Kapan (45,700 people) is a complete contrast to Goris. It is Armenia’s version of Pittsburgh or Kalgoorlie, a town built for the mining industry that surrounds it. The Russians first started mining here in earnest in the 1850s and the city boomed during the Soviet period, when most of the town’s infrastructure was developed. Locals say there’s so much unrefined metal beneath the ground that magnetic compasses won’t work in some parts of town. Below the looming peak of Mt Khustup (3210m), Kapan’s industrial outskirts and concrete apartment blocks have a harsh appearance, but the town centre, where two rushing rivers meet, has leafy parks and squares.
Kapan has not changed as much as many towns in Armenia. The church, built in 2002 and dedicated to Mesrop Mashtots, is a large cross-dome church with a balcony at the west end for the choir.
The reopening of the copper-molybdenum mine has kick-started the local economy after a decade of jobless isolation. Australians make up the bulk of the foreign experts, many of whom can be found clutching bottles of beer in the evening at the Hotel Darist. While the local economy moves forward, tourist facilities remain basic, with only a couple of hotels and restaurants and an absence of B&Bs.
Kapan is bisected by the Voghji River. Most facilities are within a short distance of each other in the centre of the town on the south bank of the river. The market is on the north bank. The statue of a horseman by the bridge in the centre is of David Bek. Otherwise Kapan has little to attract the visitor, but a visit to the railway station offers an unusual experience. In 1932, a branch line was opened to Kapan from Mindzhevan in Azerbaijan and it was operated by the Azerbaijan division of Soviet railways. The Nagorno Karabagh war meant that the line became isolated from both the Armenian and Azeri rail networks. As a consequence, a dozen Azeri diesel locomotives were marooned here along with an assortment of goods wagons and passenger coaches. They were still in place in 2005 but since then the rolling stock has gradually been removed and all that now remains are two coaches, stripped of everything including their wheels. The rails remain, as does the derelict station building, and livestock browse along the grass-grown tracks.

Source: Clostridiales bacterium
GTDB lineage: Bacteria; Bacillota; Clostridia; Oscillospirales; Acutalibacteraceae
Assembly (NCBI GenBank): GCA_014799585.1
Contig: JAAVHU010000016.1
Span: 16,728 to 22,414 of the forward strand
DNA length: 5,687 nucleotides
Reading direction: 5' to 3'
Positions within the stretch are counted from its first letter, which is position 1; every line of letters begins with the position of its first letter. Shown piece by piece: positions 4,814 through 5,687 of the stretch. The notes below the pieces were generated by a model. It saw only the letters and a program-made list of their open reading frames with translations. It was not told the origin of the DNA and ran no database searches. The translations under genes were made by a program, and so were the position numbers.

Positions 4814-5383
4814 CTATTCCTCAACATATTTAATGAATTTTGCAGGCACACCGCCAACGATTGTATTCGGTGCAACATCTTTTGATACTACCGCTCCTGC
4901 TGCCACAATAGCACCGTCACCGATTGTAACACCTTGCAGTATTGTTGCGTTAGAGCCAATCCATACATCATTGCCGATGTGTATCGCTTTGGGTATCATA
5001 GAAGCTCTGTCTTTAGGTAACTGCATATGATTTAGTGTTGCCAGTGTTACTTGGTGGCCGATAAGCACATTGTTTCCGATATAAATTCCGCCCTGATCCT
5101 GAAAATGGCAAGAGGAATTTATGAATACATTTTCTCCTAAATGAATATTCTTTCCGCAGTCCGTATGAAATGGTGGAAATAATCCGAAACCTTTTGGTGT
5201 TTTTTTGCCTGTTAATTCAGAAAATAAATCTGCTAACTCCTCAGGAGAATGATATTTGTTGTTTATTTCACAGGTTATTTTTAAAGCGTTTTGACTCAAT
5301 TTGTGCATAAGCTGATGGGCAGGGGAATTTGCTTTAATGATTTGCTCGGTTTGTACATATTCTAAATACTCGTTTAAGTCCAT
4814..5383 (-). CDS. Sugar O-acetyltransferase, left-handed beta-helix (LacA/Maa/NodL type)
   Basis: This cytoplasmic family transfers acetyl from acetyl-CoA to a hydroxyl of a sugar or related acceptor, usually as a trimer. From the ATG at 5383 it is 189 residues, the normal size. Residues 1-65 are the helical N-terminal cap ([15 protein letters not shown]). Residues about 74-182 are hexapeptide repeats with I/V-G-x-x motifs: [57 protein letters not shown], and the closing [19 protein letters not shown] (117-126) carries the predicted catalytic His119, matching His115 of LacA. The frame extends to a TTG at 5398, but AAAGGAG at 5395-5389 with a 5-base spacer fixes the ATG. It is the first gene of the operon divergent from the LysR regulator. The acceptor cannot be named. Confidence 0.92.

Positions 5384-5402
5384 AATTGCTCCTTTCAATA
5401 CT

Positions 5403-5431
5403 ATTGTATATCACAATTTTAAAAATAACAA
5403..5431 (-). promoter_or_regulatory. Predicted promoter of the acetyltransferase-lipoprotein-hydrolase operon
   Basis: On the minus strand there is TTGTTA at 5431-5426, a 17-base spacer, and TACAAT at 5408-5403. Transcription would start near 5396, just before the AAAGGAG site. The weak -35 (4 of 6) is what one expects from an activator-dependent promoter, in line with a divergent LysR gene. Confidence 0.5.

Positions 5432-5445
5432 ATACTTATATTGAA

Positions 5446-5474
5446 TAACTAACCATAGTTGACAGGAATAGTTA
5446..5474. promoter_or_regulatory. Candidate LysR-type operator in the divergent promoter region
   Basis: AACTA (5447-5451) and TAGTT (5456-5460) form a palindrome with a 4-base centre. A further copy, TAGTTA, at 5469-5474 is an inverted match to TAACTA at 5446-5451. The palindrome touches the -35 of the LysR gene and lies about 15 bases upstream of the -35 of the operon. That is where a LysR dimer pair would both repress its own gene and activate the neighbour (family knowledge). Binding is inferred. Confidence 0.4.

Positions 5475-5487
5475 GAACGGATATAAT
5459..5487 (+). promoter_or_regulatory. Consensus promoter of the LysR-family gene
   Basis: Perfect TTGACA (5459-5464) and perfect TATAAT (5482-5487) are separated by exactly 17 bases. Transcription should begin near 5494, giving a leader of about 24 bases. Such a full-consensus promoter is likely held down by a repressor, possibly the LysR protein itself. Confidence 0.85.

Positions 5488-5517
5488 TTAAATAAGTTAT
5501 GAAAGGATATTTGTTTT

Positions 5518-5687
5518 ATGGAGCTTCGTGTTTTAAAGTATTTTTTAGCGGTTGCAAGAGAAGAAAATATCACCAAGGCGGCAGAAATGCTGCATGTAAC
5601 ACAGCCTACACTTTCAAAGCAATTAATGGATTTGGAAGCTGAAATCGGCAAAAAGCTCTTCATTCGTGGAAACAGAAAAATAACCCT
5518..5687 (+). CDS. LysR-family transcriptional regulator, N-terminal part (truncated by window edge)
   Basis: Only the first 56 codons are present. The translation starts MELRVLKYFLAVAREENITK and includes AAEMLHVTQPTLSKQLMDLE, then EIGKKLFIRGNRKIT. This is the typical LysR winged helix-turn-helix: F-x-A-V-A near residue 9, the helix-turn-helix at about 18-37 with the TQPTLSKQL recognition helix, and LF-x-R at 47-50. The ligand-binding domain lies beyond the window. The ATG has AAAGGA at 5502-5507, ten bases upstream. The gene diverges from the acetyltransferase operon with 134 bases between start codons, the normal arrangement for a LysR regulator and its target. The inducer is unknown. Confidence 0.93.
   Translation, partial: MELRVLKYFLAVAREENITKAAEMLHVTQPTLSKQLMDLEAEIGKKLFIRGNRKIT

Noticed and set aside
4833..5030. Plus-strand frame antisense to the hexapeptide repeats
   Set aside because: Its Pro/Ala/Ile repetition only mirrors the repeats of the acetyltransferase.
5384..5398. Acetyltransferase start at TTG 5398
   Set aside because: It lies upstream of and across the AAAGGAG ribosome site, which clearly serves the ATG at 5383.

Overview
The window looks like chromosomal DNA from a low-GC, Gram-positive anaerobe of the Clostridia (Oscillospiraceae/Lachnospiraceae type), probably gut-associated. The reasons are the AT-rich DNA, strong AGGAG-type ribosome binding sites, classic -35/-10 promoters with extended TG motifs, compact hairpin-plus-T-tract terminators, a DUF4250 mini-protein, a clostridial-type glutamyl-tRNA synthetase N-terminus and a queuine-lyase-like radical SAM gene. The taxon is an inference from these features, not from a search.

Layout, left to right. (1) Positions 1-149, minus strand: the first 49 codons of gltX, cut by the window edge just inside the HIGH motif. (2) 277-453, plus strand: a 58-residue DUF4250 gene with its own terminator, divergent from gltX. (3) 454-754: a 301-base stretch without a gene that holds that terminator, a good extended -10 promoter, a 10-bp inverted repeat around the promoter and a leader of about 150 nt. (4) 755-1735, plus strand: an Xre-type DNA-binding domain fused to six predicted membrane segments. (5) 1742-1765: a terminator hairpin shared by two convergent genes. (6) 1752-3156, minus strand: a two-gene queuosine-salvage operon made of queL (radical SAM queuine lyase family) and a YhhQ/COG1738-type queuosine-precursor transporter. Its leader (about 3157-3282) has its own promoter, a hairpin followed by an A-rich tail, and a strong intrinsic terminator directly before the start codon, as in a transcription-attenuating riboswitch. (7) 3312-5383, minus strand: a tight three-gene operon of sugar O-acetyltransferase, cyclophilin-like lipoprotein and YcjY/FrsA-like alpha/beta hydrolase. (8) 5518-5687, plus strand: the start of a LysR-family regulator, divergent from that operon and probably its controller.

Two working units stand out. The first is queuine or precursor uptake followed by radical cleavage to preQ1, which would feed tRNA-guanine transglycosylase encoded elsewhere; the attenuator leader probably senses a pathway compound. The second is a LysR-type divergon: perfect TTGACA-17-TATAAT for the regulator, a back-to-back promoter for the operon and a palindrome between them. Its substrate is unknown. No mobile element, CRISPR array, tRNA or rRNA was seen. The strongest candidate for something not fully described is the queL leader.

Kapan’s main church is near the Hotel Lernagordz, and is noted locally for its good acoustics and the priest’s fine singing. A city historical museum (22 Shahumian; admission free) is worth wandering into if you are killing time in Kapan and need to catch up on your Syunik regional history. Among the thousands of artefacts are 19th-century swords, carpets and kilims.
Karajan lies 33km up the highway from Kapan. The road climbs even further across the Tashtun Pass before descending to the Iranian border on the Araks River. Another road heads south from Kapan into the mountainous wilds of the Shikahogh Nature Reserve. This road is being improved and by 2008 should become the primary highway to Meghri.
Orientation & Information - The town centre is a triangle joined by two rivers, with a Davit Bek statue in rippling bronze across the main highway from the confluence. Facing the buildings between the rivers, the Hotel Darist is up the right fork and the Hotel Lernagordz is up on the left. The hulking Marz Petaran (provincial government building), the Haypost building and the Palace of Culture face each other off in the middle of the triangle.
Getting There & Away - There are marshrutkas to Yerevan (six/eight hours in summer/winter, 7am, 8am and noon) from in front of the Hotel Lernagordz. There are three marshrutkas to Goris (90 minutes to two hours, 9am, noon and 3pm). For Meghri there is a 2pm bus departing from a stop at the Davit Bek statue.
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